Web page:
Beyond Spam: The Basics of Hawaiian Cuisine
Photo By: Leigh Anne Meeks ©2015 all rights reserved
Photo By: Thanks for taking your time to look. Sher Yip
Photo By: Matt Boone ©2008 Matt Boone
This is a Japanese-Chinese soup of thick wheat noodles in broth (dashi or chicken), sprinkled with scallions and loaded with toppings such as char siu pork, Spam, shredded omelet, fishcakes or Portuguese linguica sausage. Dedicated saimen shops, though fewer now, were once one of the most-visible emblems of Hawaiian food culture.
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This unreasonably delicious union of the Japanese rice ball (musubi) and America's favorite canned luncheon meat (Spam) is a popular fast snack throughout the islands. It's made by frying a slice of Spam in soy sauce, then sandwiching it between blocks of pressed sushi rice seasoned with furikakke (a funky, umami-powered Japanese sesame seasoning). The entire construction is wrapped in a sheet (or band) of nori seaweed.
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Holeless yeasted doughnuts brought to Hawaii by Portuguese immigrants, malasadas are made from a brioche-like dough, and they are both eggier and richer (from milk and cream) than your average doughnut. Though a simple dusting of sugar, cinnamon sugar or li hing (a sweet-tart pickled-plum powder) is traditional, many shops serve malasadas filled like jelly doughnuts; haupia (coconut pudding) is a local favorite.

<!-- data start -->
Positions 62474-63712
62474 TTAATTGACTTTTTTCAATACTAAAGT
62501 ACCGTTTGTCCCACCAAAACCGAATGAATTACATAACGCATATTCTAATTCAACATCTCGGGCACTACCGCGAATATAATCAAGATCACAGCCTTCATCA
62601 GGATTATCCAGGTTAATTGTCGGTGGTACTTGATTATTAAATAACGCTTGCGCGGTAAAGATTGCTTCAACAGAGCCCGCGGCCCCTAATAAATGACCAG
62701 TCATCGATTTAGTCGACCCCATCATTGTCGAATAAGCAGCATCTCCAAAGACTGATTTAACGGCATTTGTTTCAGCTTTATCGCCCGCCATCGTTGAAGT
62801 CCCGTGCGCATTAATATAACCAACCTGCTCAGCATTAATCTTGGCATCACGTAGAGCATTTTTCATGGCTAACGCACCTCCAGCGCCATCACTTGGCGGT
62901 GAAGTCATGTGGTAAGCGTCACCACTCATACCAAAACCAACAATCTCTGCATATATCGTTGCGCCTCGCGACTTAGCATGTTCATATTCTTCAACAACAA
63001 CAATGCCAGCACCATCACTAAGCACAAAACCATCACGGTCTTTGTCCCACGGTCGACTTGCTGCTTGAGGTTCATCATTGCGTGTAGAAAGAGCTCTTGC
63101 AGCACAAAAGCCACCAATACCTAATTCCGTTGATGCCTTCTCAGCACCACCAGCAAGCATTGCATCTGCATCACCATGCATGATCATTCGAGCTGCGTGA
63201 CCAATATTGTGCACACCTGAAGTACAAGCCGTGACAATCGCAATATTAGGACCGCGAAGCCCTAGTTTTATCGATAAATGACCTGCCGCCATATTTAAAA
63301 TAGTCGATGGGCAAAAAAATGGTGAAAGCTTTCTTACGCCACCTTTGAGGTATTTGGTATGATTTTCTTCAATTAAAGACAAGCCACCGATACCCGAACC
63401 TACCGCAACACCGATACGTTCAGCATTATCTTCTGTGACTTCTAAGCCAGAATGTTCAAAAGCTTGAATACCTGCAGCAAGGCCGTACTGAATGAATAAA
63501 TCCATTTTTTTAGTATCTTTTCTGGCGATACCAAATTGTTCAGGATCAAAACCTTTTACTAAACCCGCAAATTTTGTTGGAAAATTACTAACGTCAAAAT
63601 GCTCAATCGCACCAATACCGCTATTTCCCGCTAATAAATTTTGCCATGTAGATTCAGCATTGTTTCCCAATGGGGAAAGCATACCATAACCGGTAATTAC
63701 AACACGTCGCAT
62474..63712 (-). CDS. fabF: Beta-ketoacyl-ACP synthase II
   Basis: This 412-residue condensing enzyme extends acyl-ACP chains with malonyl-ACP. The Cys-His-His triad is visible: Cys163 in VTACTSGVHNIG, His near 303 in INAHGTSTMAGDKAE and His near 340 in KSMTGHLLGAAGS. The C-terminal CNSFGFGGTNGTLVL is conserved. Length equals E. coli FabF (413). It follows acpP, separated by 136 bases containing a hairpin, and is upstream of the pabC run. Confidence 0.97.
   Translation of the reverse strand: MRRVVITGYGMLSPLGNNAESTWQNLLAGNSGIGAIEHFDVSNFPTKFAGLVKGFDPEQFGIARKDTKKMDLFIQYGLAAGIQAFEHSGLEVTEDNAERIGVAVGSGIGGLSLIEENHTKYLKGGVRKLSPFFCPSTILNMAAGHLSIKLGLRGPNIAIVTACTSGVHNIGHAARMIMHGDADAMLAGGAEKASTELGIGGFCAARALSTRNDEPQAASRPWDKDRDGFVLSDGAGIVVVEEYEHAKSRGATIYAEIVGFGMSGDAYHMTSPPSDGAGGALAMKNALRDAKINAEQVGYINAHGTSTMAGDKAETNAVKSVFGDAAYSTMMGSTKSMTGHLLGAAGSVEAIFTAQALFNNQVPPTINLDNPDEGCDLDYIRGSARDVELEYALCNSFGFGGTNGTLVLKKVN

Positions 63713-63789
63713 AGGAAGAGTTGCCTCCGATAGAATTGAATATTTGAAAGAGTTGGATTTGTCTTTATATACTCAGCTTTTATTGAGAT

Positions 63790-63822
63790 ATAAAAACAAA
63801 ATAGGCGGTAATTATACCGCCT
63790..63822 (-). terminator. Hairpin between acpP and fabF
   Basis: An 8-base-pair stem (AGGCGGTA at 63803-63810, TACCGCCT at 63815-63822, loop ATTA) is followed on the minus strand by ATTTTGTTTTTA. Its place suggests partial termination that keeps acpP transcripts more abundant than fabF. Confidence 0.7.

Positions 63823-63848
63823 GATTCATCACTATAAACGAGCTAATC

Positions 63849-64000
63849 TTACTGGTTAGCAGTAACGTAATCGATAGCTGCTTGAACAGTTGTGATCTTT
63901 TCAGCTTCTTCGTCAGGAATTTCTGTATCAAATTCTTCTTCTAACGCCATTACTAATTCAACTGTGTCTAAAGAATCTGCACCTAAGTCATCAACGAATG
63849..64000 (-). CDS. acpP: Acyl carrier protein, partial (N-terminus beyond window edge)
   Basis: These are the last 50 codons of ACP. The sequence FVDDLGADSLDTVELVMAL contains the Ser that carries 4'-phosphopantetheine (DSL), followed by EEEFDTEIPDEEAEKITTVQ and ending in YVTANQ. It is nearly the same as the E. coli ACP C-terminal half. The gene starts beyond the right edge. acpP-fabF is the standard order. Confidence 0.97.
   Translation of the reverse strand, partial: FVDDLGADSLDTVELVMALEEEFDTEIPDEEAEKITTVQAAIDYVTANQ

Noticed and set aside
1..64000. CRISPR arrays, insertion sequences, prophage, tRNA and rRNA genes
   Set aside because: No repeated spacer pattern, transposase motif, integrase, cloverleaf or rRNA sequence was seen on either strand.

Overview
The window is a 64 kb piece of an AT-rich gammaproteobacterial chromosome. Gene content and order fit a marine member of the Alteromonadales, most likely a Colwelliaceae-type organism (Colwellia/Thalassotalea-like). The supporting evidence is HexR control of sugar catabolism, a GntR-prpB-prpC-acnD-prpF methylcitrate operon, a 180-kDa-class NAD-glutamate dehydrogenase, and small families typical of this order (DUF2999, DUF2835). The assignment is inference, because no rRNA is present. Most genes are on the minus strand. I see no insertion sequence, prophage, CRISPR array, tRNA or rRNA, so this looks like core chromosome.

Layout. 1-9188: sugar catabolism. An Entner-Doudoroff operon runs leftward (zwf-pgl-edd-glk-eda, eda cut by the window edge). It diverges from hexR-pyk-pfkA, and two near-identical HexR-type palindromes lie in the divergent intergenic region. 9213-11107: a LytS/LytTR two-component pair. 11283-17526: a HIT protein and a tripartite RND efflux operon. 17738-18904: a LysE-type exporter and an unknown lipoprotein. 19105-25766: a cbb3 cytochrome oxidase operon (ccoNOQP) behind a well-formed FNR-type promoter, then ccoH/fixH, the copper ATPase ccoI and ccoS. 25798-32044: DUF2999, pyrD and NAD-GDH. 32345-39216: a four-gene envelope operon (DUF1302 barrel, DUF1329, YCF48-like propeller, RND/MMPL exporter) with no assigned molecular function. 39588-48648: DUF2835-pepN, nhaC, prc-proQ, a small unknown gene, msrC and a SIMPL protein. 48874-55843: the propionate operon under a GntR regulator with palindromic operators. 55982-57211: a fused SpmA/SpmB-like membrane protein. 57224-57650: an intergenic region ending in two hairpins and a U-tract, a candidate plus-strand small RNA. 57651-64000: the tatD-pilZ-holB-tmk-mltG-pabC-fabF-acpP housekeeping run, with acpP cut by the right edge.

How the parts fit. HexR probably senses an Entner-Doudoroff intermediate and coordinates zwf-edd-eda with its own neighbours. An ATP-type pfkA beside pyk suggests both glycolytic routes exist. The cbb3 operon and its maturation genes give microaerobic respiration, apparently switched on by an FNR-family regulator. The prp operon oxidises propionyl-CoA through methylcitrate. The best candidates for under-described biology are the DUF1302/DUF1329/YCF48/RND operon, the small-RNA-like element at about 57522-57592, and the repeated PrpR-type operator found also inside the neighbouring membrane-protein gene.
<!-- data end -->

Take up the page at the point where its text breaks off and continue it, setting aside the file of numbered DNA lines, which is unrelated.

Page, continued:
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Hawaiian Sweet Rolls
Another Portuguese contribution, Hawaiian sweet rolls are fluffy and squishy like a potato roll, with an alluring sweetness and a hint of citrus flavor. As slider buns, these are tough to beat. They're already widely available under the King's Hawaiian brand.
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